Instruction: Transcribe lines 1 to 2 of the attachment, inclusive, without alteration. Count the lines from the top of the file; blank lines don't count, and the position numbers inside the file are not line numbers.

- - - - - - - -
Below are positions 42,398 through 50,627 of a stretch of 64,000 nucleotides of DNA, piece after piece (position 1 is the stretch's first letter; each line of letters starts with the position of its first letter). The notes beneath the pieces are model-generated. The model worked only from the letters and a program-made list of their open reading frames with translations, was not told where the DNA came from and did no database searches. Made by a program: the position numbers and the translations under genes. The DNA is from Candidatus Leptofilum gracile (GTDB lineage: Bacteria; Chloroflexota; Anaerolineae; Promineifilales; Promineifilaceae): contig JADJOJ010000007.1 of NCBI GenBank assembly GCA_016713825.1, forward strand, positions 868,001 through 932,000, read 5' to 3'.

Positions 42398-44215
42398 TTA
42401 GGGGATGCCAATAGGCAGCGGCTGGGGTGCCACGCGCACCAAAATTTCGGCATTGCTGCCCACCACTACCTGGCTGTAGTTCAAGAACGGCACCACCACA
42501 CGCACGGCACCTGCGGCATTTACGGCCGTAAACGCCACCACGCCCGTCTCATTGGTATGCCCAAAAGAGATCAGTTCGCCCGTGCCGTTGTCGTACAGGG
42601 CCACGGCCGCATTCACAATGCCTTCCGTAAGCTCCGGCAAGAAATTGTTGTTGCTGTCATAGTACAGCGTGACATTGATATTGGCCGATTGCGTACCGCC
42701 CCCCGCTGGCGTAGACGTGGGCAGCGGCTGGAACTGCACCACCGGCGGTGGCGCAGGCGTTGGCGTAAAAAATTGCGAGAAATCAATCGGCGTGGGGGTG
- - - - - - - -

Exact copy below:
Below are positions 42,398 through 50,627 of a stretch of 64,000 nucleotides of DNA, piece after piece (position 1 is the stretch's first letter; each line of letters starts with the position of its first letter). The notes beneath the pieces are model-generated. The model worked only from the letters and a program-made list of their open reading frames with translations, was not told where the DNA came from and did no database searches. Made by a program: the position numbers and the translations under genes. The DNA is from Candidatus Leptofilum gracile (GTDB lineage: Bacteria; Chloroflexota; Anaerolineae; Promineifilales; Promineifilaceae): contig JADJOJ010000007.1 of NCBI GenBank assembly GCA_016713825.1, forward strand, positions 868,001 through 932,000, read 5' to 3'.

Positions 42398-44215